Young alumni candidly share feelings toward Grinnell during listening sessions

April 22, 2021 — Four listening session with Grinnell alumni from the classes of 2006 to 2020 produced several ideas and suggestions for how the College can enhance young alumni engagement now and in the future.

Recommendations included identifying how best to recognize individual engagement preferences, focusing on the strong relationships that make Grinnell meaningful, and recognizing how alumni contributions can be organized within the structure of alumni activities.

“Many young alumni can’t financially give back but would love to give back in other ways, especially in ways that contribute to groups they engaged with as a student. However, many of them don’t know of opportunities to do so,” said one listening session participant.

In the past five years, young alumni have expressed mixed feelings about young alumni engagement and public issues concerning the College. The 90-minute listening sessions – conducted via Zoom during January and February – were held in part to further investigate frustration about recent administrative decisions. It also was a chance to gather feedback to help inform future improvements in engagement strategies, as well as introduce President Anne F. Harris to young alumni.

Grinnell College President Anne Harris
   President Anne F. Harris

“I am interested in all the ways that you nourish this institution; I’m also very interested in how this institution can continue to nourish you,” Harris said in her introductory remarks. “We’ve learned from survey data, outreach, and communications that we need to do more as an institution to engage you. And so really, the questions that are before us today are about how we can meaningfully engage young alumni with the endeavors of the College.”

After Harris’ introduction, each participant had up to two minutes for an opening statement. Then the floor was opened up for continued discussion. The four sessions, which were each moderated by College Ombudsperson Chineyere Ukabiala, were divided into classes of 2006-2010, 2011-2016, 2017-2020, and alumni volunteers in those same class years. In total, 53 alums participated.

Young alumni expressed gratitude for the opportunity to share their thoughts and be heard, noting they saw it as an exciting change in institutional direction. Several noted that soliciting alumni feedback and opinions, as well as transparent communication about pertinent issues, could help enhance engagement.

“I feel like I would be more likely to engage with the College if it seems like what I have to say does have some sort of impact or effect, or is at least considered in a genuine and reasonable manner,” said one participant.

As detailed in an executive summary about the sessions’ findings, young alumni described six dominant motivations for engagement: reciprocity or gratitude, care, pride, service, connection, and habit. Reasons for disengagement also were identified – some of them were by choice and others had to do with logistical factors. One of the strongest predictors of engagement or disengagement was the student experience.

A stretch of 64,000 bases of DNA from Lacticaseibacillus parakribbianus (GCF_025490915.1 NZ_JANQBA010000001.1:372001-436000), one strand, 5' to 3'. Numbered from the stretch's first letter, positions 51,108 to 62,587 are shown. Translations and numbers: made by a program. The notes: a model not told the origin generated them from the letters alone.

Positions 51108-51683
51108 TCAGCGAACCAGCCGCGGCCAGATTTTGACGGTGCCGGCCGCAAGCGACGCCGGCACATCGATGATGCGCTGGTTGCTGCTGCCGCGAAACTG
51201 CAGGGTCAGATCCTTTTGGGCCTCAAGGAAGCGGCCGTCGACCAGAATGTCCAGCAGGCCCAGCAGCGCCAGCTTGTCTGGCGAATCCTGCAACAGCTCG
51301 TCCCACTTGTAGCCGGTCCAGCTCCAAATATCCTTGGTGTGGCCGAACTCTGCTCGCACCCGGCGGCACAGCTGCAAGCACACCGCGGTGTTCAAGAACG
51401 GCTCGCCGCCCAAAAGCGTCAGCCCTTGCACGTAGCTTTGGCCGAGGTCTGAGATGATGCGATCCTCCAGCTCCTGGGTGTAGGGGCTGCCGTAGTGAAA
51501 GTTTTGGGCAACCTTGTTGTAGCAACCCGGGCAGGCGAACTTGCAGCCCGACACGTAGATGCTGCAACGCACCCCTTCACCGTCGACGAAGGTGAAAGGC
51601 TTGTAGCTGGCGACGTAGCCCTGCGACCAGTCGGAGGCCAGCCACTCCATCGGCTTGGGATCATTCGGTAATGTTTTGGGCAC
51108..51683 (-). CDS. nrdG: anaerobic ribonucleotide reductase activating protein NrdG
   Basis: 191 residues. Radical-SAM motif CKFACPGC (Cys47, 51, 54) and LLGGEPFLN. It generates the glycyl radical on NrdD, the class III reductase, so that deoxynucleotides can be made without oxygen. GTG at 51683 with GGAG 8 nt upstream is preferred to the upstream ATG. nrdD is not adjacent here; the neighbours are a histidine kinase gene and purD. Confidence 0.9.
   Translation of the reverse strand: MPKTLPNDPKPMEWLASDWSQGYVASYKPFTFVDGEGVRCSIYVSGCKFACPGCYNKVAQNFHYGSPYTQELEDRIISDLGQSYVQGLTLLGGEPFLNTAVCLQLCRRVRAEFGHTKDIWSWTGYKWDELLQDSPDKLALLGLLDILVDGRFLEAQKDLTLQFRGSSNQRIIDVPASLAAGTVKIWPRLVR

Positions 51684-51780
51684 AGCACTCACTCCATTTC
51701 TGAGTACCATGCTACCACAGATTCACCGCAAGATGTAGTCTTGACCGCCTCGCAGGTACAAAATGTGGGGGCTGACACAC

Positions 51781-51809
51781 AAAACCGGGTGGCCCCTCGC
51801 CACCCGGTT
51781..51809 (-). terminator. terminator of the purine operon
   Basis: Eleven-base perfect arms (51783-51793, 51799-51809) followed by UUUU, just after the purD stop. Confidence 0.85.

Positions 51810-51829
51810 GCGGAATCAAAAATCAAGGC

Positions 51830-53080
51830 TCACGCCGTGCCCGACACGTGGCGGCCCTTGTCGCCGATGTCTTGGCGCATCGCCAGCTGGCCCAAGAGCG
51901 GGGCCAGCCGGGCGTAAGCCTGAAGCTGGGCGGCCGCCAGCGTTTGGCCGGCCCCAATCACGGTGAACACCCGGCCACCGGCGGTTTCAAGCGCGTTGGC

Alums who had a mixed student experience wanted to support the elements that had been positive for them, to provide current students similar opportunities and experiences, but they described different reactions for the elements of the College that had not served them well. In those instances, some alums chose to engage to do what they could to change the circumstances that had led to their negative experience.

“I just think there’s so much work and so much love amongst the alumni community, we just need to harness that and figure out how to better connect one another and get to goals through our passion, not in conflict,” said one participant.

The sessions demonstrated that many young alums clearly want to contribute in a meaningful way to current students or student groups. However, some distinguished these interactions from engaging with the College as an entity.

“Grinnellians like supporting other Grinnellians, but not necessarily Grinnell,” said one listening session contributor.

The Grinnell College Office of Development and Alumni Relations will share the findings of the listening sessions with campus leaders, including the Board of Trustees and the Alumni Council, and discuss how to address shared concerns.

“The listening sessions reinforced that the College has work to do and opportunities for improvement and growth in the student and young alumni experience,” says Jaci A. Thiede, vice president of Development and Alumni Relations. “I am encouraged by both the level of forthright participation in the sessions and how alumni are motivated to further the mission of the College.

“One finding that hit home is alumni want to be engaged in a manner that recognizes the way they have been taught to think: to question, to debate, and to understand,” Thiede adds. “We’ll be contemplating how to grow opportunities for young alumni engagement in activities that have purpose to them, particularly those tied to Grinnell’s mission and values.”

—by Jeremy Shapiro

For your information:

To learn more about the findings of young alumni listening sessions, read the executive summary.

To read more alumni news, check out our news archive.